How do you pay — at least somewhat — for free health care for every single American without raising taxes on the middle class? You don’t, apparently.
Sen. Bernie Sanders (I-Vt.) was speaking at a town hall meeting in New Hampshire on Monday, and the 2020 Democratic presidential candidate announced how taxes will affect middle and lower class Americans should his Medicare for All plan be implemented.
“What we will do — what we will do is have a four percent tax on income exempting the first $29,000," Sanders told his supporters. "All right, good. You — you’re better at arithmetic than I am. Because what that means is if you are that average family in the middle who makes $60,000 a year, that means we’re going to tax you on $31,000 at four percent.”
Basically, if you make over $29,000 a year, your taxes on income above that threshold will go up.
Take a look at Sanders’ comments below:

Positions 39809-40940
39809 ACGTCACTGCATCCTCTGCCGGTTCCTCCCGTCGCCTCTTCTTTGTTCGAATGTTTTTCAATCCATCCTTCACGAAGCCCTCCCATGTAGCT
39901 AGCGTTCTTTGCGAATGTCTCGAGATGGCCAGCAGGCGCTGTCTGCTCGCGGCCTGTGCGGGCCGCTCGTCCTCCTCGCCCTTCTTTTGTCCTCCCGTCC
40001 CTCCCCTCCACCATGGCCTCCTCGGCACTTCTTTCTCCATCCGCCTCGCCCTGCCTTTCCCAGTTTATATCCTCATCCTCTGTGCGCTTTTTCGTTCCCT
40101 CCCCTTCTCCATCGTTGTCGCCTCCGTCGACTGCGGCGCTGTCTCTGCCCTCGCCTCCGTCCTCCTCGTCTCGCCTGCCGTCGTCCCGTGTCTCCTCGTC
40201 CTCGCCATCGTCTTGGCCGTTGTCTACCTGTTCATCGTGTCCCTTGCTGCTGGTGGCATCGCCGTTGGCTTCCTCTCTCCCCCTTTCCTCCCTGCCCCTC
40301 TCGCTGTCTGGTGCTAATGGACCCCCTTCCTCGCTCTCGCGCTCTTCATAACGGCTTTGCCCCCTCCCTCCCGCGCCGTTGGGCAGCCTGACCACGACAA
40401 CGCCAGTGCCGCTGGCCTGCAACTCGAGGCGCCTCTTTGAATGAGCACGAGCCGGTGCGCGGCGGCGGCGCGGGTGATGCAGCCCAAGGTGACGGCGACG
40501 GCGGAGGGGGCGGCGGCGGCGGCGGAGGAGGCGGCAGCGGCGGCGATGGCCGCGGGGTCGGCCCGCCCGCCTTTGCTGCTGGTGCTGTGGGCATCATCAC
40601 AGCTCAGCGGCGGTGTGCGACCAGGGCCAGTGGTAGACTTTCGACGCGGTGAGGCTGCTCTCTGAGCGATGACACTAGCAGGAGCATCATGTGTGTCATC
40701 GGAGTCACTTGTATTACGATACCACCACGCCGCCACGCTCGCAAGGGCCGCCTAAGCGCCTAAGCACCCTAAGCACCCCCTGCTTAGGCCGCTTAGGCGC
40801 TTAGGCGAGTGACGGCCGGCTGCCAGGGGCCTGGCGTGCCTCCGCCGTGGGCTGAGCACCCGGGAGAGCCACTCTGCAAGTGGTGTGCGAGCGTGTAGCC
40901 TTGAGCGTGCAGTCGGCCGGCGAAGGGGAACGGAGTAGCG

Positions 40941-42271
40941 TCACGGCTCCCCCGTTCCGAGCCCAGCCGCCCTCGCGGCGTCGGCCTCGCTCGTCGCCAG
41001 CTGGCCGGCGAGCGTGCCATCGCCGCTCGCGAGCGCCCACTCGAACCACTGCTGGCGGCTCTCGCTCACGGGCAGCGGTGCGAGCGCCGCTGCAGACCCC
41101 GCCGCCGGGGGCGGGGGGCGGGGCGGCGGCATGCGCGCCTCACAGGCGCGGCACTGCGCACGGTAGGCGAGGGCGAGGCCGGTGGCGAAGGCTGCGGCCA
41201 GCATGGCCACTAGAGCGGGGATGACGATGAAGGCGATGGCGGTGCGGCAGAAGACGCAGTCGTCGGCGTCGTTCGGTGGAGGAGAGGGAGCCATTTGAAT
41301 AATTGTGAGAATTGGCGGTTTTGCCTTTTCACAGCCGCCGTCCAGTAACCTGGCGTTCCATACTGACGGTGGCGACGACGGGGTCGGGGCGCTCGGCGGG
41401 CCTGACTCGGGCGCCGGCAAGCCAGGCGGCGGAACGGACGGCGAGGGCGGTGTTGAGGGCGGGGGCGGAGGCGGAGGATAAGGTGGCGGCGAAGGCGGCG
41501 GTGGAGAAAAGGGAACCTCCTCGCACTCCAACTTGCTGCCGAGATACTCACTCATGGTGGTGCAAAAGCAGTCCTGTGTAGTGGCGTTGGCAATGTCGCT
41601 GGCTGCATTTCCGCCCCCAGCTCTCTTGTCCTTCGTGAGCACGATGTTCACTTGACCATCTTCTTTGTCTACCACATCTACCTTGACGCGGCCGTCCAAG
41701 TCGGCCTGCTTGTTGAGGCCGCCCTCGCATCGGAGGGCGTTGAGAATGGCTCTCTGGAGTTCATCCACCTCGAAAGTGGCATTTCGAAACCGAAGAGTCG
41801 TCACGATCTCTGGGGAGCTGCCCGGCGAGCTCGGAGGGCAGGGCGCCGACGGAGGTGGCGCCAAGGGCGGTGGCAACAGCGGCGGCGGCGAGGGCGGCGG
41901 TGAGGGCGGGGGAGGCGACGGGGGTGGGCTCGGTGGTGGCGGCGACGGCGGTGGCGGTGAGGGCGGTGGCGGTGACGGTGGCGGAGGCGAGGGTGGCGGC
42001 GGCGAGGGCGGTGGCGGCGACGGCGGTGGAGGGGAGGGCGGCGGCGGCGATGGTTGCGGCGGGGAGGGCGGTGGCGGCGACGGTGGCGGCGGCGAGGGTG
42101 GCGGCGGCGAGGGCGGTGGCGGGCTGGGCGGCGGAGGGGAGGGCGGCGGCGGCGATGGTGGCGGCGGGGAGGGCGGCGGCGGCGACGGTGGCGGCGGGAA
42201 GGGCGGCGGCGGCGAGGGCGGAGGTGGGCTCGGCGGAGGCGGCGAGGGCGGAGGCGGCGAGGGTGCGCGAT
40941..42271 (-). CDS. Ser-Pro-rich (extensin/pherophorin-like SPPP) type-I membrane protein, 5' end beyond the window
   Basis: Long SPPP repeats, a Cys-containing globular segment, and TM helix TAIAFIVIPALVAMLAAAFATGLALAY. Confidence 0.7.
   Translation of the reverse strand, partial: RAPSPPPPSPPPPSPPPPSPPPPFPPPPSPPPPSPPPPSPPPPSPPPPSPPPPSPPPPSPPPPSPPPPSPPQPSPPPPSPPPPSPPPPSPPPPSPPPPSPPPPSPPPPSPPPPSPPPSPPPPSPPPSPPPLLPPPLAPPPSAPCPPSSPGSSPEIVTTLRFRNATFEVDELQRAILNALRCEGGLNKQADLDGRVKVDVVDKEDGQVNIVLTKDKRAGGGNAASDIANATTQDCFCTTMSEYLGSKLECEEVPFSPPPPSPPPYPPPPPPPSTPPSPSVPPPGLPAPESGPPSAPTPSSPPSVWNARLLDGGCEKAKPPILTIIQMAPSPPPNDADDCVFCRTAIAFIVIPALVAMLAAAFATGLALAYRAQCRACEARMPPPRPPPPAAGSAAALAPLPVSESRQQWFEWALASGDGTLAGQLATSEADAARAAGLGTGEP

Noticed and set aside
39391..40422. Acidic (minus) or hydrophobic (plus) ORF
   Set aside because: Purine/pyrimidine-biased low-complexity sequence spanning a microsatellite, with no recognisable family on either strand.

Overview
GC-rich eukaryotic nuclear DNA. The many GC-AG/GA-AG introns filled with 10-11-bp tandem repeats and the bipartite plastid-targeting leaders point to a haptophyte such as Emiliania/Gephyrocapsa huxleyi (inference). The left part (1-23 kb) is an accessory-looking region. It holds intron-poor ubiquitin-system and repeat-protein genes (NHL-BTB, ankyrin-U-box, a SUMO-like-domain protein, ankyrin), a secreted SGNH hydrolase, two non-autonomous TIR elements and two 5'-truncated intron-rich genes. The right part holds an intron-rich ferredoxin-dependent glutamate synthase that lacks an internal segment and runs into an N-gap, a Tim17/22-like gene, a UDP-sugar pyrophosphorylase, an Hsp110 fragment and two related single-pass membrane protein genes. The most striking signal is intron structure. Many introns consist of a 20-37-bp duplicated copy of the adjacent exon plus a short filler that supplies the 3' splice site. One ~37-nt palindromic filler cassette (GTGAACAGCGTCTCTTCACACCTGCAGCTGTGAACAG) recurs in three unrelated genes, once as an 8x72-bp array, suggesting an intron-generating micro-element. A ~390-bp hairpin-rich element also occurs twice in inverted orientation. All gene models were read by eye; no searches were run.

As you could see in the video above, Sanders’ supporters don’t seem to mind the proposed increase.
Some critics of Sanders’ announcement, like Beth Baumann of Townhall, brought up a very good point about Sanders’ proposed tax hike.
“If he wanted everyone to make, at a minimum, $15/hour or $31,200 a year, even the so-called "working poor" would have their taxes increased,” Baumann wrote. “A single person making $31,200 with an exemption of $14,500 would still have to pay four percent more on $16,700, which is almost $700 a year. That's a lot of money, especially for someone making minimum wage.”
Sanders’ announcement comes one month after the CNN/New York Times debate where his Democratic primary opponent, Sen. Elizabeth Warren (D-Mass.), seemingly dodged a question as to whether she would raise taxes on the middle class in her Medicare for All plan.